From: Roland Schwarz (roland.schwarz_at_[hidden])
Date: 2005-08-28 10:31:36
Michael Glassford schrieb:
>Slawomir Lisznianski wrote:
>>I find the catch(...) clause in the thread_proxy function (thread.cpp)
>>causing more harm than good.
>Does anyone have any comments on this? Support or objections?
I am somewhat surprised by the discussion.
1) How could a user function ever "wrap the code" at the thread_proxy level?
There is nothing below on the stack?!
m_thread = reinterpret_cast<void*>(_beginthreadex(0, 0, &thread_proxy,
¶m, 0, &m_id));
The only thing the catch all clause is doing is call the (somewhat
on_thread_exit() function on the windows platform, which currently only
for TSS cleanup. Not sure about MPTASKS.)
Removing the catch all at this point wouldn't change anything. In
would not stop unescaped throws from silently disappearing. An ending thread
also does not normally stop the entire process doesn't it?
I think the catch all is an artifact from the time before the below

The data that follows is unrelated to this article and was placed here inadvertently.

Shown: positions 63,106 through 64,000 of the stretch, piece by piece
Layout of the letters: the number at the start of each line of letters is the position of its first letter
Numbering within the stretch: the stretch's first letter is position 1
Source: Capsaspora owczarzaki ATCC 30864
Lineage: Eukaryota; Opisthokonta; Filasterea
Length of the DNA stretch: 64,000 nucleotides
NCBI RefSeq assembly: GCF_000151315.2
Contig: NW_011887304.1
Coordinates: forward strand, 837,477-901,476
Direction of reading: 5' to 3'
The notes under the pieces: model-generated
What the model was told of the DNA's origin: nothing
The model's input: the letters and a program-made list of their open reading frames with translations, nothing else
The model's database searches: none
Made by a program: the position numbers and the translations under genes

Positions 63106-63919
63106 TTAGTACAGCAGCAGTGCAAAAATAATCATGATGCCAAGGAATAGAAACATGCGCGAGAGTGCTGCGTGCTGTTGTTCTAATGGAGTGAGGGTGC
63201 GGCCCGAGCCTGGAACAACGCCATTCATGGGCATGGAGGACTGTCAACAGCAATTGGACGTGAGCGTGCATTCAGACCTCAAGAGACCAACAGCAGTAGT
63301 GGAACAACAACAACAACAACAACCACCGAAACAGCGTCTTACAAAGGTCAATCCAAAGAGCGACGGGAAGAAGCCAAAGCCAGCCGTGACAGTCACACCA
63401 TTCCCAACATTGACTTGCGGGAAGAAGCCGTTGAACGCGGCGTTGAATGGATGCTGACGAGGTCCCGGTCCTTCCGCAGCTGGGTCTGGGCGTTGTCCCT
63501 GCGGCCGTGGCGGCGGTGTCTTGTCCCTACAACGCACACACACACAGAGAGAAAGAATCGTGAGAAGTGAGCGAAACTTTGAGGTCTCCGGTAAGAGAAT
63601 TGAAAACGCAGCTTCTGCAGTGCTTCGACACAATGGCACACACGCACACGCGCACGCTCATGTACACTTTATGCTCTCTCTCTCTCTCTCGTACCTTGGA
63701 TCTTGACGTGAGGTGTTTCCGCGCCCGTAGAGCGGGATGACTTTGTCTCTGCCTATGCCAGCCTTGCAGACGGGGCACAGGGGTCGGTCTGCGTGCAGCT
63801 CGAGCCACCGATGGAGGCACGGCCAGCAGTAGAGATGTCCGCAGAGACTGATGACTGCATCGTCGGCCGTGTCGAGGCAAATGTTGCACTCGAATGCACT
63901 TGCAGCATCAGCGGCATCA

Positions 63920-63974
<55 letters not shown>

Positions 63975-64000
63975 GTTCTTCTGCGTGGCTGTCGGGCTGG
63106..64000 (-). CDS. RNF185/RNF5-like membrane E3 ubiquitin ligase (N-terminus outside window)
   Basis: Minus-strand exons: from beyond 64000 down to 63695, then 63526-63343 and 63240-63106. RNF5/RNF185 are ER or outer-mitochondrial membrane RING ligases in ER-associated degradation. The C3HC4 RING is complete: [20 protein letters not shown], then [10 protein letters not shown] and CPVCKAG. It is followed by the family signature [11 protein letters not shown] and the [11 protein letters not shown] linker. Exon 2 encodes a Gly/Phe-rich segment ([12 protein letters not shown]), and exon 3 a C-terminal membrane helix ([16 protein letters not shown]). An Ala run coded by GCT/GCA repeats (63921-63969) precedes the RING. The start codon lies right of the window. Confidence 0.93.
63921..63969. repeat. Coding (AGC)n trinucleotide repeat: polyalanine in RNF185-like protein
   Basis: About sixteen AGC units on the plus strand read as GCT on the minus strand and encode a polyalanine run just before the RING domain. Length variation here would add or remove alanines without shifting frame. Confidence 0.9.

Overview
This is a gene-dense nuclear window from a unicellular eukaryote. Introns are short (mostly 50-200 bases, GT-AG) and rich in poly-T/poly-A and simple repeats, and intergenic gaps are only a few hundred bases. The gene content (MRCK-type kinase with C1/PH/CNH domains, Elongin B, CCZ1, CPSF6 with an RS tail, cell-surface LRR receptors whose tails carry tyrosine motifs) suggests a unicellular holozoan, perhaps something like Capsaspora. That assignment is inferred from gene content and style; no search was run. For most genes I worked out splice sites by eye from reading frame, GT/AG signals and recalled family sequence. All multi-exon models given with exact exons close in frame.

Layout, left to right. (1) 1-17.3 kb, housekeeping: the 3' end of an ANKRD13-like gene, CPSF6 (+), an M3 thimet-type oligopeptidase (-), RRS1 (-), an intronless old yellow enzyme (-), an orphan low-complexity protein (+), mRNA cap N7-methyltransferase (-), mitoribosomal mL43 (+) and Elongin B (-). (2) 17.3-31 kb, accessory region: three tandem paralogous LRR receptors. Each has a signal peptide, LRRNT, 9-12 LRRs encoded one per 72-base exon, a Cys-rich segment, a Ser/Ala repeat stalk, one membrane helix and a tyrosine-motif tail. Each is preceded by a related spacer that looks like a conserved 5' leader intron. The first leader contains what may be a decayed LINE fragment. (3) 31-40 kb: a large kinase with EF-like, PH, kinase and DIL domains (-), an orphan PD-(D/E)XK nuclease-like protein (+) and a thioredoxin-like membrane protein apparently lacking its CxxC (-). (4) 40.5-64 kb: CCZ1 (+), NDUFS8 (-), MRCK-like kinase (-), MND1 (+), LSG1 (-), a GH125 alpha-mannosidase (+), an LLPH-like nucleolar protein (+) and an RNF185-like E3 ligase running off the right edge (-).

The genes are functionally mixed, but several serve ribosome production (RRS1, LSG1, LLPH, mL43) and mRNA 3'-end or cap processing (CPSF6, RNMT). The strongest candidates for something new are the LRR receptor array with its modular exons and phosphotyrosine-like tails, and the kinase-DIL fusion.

DLL_THREAD_DETACH was discovered.
On windows the on_thread_exit is called by the operating system in
2) To stop unescaped exceptions to slip through, one simple should wrap
thread function with whatever clause is appropriate. And again I don't
think it is too bad to
forget the re-throw after a catch all at this stage. The on_thread_exit
be called later on. But wait, to be honest, there might be a difference:
Depending on what
the destructors of tls variables are doing, the C runtime library might
be left with private
leaking tls variables. Supported by the last observation the catch all
at the thread proxy
level simply is kind of a safeguard to omit this case.
As I see it a user function always could catch all and not rethrow,
the call to on_thread_exit.
So my recommendation is to leave things as they are, since they 1)
much and 2) give an additional layer of tls leakage protection.
Please correct me if I am on the wrong track.